[Editor's note: This story was previously published in June 2019. It has since been updated and republished.]Investing to "buy and hold" is trickier than it looks. The increasing pace of technological change means even the most successful, dominant companies have to continually adapt to keep up. Industries like energy, real estate and even consumer products are facing potentially significant long-term changes going forward.In any era, amassing a collection of retirement stocks simply by buying the best companies and holding them for years can be a risky endeavor.InvestorPlace - Stock Market News, Stock Advice & Trading Tips * 10 Generation Z Stocks to Buy Long General Motors (NYSE:GM) was a classic "widows and orphans" stock until the last decade when GM wound up going bankrupt. GM shares basically haven't moved in a quarter of a century. United States Steel (NYSE:X) once was a pillar of corporate America and a buy-and-hold stock. Polaroid and Eastman Kodak were once blue-chip stocks. Both went bankrupt as cameras changed from film to digital.But there still are stocks to buy and hold out there that can last forever, while offering dividend income along the way.Here are ten such retirement stocks to buy and hold forever. Bank of America (BAC)Dividend Yield: 2.45%It might seem strange to open the list with Bank of America (NYSE:BAC). After all, we're only a bit more than a decade on from the financial crisis.Source: Shutterstock During that crisis, BofA acquisition Countrywide Financial blew up in spectacular fashion, after pioneering many of the risky tactics that led to the bubble and subsequent bust.But this is a different BofA.Net consumer charge-offs hit a decade-long low last year. Its performance on credit metrics is strong. Government regulations have been criticized as slowing growth -- but they've undoubtedly lowered risk as well, even if observers might argue that a better balance is needed. * 8 of the Most Shorted Stocks in the Markets Right Now No less than Warren Buffett is now BofA's largest shareholder, through his Berkshire Hathaway Inc. (NYSE:BRK.A, NYSE:BRK.B). And the Oracle of Omaha is fond of saying that his favorite holding period is "forever."That seems likely true for BAC stock as well. Diageo (DEO)Dividend Yield: 2.09%Change has come to the alcohol industry, with the number of breweries exploding worldwide and new distilleries popping up as well. The brands owned by Diageo (NYSE:DEO) are well-positioned to adapt to shifting tastes.Diageo owns classic brands like Johnnie Walker whiskey, Tanqueray gin, Smirnoff vodka, and Harp and Guinness beer, among many others. What most have in common is a timeless quality and worldwide brand recognition.As a result, while beverage giants like Coca-Cola (NYSE:KO) and Anheuser Busch InBev (NYSE:BUD) have struggled with earnings growth, Diageo grew net income by 13.5% in fiscal 2018 and expects consistent growth going forward.Yet with a trailing multiple of 26.5, and with a dividend yield of 2%, Diageo stock isn't all that dearly valued. Long-term investors would do well to own DEO and perhaps use the dividends to buy a bottle or two of fine whisky. Medtronic (MDT)Dividend Yield: 2.11%In this day and age, the U.S. healthcare market, in particular, seems potentially volatile. Concerns about increased spending and political battles over the Affordable Care Act create more questions than answers.Source: U.S. Embassy Kyiv Ukraine via Flickr (Modified)But even with that uncertainty, Medtronic (NYSE:MDT) isn't going anywhere. The company's devices are an integral part of modern medicine, ranging from pacemakers to stents to bone grafts to imaging systems.Even the risks involved in the sector look priced into MDT. Medtronic's days of double-digit annual growth may well be behind it, but it's not finished increasing earnings or dividends. MDT stock likely isn't finished rising, either. * 7 A-Rated Stocks to Buy Under $10 NextEra Energy (NEE)Dividend Yield: 2.37%Utility stocks are among the most common safe, buy-and-hold stocks. NextEra Energy (NYSE:NEE) is now the largest electric utility in the U.S. by market capitalization. That might actually be the only problem with NEE stock.Source: Shutterstock NextEra shares gained 24% year-to-date, and trades just off record highs. Potential valuation concerns aside, NextEra looks like a winner. It serves customers in the southern Florida region, still one of the nation's fastest-growing areas.A 22.6 forward P/E multiple is high for the space but not outlandishly so. And a 2.37% dividend yield provides income along the way.Investors looking for value in the space might look for a smaller play like cheaper Dominion Energy (NYSE:D). But it's usually worth paying for quality, and NextEra Energy looks like one of the best utility stocks out there. McCormick & Company (MKC)Dividend Yield: 1.43%McCormick & Company (NYSE:MKC) is another quality company whose valuation might spook some investors. But MKC stock very rarely is offered cheaply.Source: Shutterstock The company's market leadership in spices and seasonings provides both an impressive moat and protection against economic downturns. MKC stock did dip after the company acquired French's mustard and Frank's RedHot sauce from Reckitt Benckiser (OTCMKTS:RBGLY) at a price that looked a bit high to many investors. But MKC has recovered those gains and then some.Top-line growth for McCormick likely isn't going to be explosive, but it will be steady. The same has been true of MKC stock, which has returned an average of 13% a year over the past decade, including dividends. * 7 Semiconductor Stocks to Buy for Your Inner Geek With continuous cost-cutting initiatives, the contribution from the acquired brands and organic growth (and growth in organic products), MKC still should be able to provide double-digit annual returns going forward as well. Allstate (ALL)Dividend Yield: 1.91%Allstate Corp (NYSE:ALL) long has used the tagline, "You're in good hands," and it's true for Allstate investors as well.Source: Shutterstock ALL stock has almost quadrupled from late-2011 lows. And there could be more upside to come. After all, Allstate isn't particularly expensive, trading at a 14 P/E.Once any short-term worries subside, ALL should resume its march upward. International Flavors & Fragrances (IFF)Dividend Yield: 2.03%International Flavors & Fragrances (NYSE:IFF) is a company most consumers encounter every day without knowing it and many investors aren't exactly hip to it, either.Source: Shutterstock As its name suggests, the company develops flavors & fragrances across 13 categories, including cosmetics, perfumes, beverages and sweet flavors. Sales and earnings have increased consistently and so has IFF's share price. At a 53 P/E, IFF does look a bit pricey. But, as with McCormick and other stocks on this list, investors should pay for quality. * 7 Stocks to Buy With Over 20% Upside From Current Levels IFF's hidden, but key role, in so many industries, gives it a great deal of protection against both competition and macro factors. Acquisitions and a growing cosmetic additive business both provide room for growth.Consumers may not know IFF, but investors should. Lamb Weston (LW)Dividend Yield: 1.19%Lamb Weston (NYSE:LW) was spun off from Conagra Brands (NYSE:CAG) last year. Lamb Weston is the No. 1 potato producer in the United States. In fact, it manufactures the well-known fries at McDonald's (NYSE:MCD), among other restaurant chains.Source: Shutterstock Lamb Weston also has a consumer business (including a small segment that manufactures frozen vegetables), while serving restaurants of all sizes. Health concerns might seem a long-term headwind against the business, but growth has been steady for years, and margins continue to improve.LW is targeting international markets for growth, as French fries have much more limited penetration, while international audiences generally are intrigued by Americanized products.Despite growth and leading market share, LW stock isn't particularly cheap, trading at about 19 times next year's earnings. The company did pick up a fair amount of debt in the CAG spinoff. But it's paying that debt down, which should lower interest expense and boost cash flow going forward.With many similar stocks trading at much higher multiples, LW seems to have room for upside. And international growth should offset any health-related concerns in the U.S., should they arise. America's love affair with French fries isn't going to suddenly end, and that should ensure years of stability for Lamb Weston at least. Fortune Brands (FBHS)Dividend Yield: 1.7%Investors are commonly advised to diversify their portfolio. Fortune Brands Home & Security (NYSE:FBHS) has done just that.Source: Shutterstock The company operates in four segments: Cabinets, Plumbing, Doors, and Security. Among its well-known brands are Moen in plumbing, and MasterLock in security.FBHS is more of a cyclical stock than most on this list, and the company no doubt has benefited from the steady if slow, housing recovery in the U.S.But the company's products also generate relatively stable replacement demand, and a 1.6% dividend yield provides modest, but growing, income. * 7 Oversold Stocks To Buy Right Now Fortune Brands has been an impressive company since its founding and a solid stock since its 2011 IPO. There may be a bit more volatility here, but that's a worthwhile price to pay for long-term investors. There's enough value in Fortune Brands to ride out any market jitters. Republic Services (RSG)Dividend Yield: 1.83%Republic Services (NYSE:RSG) is a bit smaller and likely a lot less well-known than rival Waste Management (NYSE:WM). But in this case, that's not necessarily a bad thing.Source: Shutterstock Republic Services has outgrown its larger competitor in both sales and earnings over the past five years. RSG stock has modestly outperformed WM over the same period as well. Investors appear to believe that will continue, as Republic Services is valued a bit higher than Waste Management, at least based on forward earnings multiples.Both RSG and WM are solid long-term plays. Contracted revenue and steady demand should support both companies for years to come. There's room for further acquisitions in a relatively fragmented space. Republic Services gets the nod here due to slightly better growth and more room for margin improvement.But investors looking for safe, stable growth can't go wrong with either RSG or WM.As of this writing, Vince Martin was long MKC. More From InvestorPlace * 4 Top American Penny Pot Stocks (Buy Before June 21) * 7 Value Stocks to Buy for the Second Half * 7 Hot Stocks to Buy for a Seemingly Sleepy Summer * 6 Chip Stocks Staring At Big Headwinds in 2019 The post 10 Buy-and-Hold Stocks to Own Forever appeared first on InvestorPlace.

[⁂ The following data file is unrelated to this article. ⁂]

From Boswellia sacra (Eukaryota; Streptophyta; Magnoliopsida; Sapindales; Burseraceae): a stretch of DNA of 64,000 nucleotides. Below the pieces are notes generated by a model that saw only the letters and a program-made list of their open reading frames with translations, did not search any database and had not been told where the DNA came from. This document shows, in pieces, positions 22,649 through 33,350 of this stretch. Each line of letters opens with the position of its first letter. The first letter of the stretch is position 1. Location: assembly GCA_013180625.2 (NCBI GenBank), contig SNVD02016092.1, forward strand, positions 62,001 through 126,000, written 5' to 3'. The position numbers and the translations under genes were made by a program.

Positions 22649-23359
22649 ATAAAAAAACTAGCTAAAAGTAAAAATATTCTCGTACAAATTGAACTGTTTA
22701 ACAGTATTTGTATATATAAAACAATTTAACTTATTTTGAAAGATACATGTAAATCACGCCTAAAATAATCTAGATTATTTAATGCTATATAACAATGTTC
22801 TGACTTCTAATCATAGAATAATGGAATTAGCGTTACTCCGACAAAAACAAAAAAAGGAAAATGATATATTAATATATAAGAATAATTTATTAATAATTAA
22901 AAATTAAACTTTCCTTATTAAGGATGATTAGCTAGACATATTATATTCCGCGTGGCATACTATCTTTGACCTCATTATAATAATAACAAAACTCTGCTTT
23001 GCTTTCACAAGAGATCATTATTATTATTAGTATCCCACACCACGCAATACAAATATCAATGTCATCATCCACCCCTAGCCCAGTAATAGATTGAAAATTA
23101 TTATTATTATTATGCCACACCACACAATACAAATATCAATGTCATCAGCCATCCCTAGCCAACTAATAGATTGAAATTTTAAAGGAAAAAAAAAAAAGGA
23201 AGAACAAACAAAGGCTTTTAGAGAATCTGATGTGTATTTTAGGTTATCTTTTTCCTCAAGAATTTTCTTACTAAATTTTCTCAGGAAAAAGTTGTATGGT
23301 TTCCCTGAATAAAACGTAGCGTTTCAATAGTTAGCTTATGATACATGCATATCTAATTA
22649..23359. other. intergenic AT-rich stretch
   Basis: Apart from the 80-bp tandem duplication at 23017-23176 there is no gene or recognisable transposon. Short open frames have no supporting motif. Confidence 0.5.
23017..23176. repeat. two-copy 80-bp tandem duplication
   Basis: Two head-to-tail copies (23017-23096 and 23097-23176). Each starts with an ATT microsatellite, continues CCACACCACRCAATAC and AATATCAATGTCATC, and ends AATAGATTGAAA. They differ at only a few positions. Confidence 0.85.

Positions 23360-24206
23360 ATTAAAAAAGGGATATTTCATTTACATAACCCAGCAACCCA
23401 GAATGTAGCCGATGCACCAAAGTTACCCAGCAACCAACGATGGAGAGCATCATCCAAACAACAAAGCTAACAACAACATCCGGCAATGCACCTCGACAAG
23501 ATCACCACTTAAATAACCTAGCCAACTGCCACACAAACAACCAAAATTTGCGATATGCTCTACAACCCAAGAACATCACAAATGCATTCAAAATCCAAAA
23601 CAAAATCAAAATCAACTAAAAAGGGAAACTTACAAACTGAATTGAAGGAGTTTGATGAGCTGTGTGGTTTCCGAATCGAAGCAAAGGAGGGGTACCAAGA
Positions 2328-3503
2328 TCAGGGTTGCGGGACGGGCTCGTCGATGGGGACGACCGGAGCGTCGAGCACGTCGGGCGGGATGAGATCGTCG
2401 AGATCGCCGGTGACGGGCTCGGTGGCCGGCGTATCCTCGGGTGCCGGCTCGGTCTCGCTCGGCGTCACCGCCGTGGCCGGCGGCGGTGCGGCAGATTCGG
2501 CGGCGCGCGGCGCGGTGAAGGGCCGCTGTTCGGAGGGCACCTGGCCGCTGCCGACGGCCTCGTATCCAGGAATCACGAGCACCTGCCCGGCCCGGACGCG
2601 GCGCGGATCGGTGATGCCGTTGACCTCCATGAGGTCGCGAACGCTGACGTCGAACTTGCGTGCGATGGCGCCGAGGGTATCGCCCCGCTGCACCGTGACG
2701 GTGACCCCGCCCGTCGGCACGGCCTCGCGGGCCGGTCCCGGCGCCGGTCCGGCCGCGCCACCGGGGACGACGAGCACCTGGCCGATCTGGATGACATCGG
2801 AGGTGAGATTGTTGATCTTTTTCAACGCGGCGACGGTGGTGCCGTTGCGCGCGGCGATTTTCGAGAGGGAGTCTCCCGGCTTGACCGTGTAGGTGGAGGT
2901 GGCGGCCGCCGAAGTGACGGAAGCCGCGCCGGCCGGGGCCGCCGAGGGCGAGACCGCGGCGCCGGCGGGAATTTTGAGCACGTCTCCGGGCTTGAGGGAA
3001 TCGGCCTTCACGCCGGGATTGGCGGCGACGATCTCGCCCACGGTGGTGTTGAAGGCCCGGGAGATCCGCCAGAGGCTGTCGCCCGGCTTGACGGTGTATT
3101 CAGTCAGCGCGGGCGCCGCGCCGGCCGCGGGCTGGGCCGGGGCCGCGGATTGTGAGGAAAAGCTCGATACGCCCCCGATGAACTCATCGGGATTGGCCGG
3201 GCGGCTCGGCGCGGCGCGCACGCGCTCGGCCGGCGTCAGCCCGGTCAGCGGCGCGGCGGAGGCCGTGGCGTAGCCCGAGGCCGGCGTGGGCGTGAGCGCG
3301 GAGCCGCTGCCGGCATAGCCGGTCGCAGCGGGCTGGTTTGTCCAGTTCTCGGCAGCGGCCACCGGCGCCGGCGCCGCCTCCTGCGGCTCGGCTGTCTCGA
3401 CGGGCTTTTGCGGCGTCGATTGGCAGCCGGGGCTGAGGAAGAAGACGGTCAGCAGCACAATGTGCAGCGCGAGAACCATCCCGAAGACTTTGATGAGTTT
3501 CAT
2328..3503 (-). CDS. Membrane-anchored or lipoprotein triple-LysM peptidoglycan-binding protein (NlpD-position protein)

Diageo (DEO) posts earnings and sales growth for fiscal 2019 on strength across all operations and solid organic operating profit growth. However, its sales view for fiscal 2020 disappoints.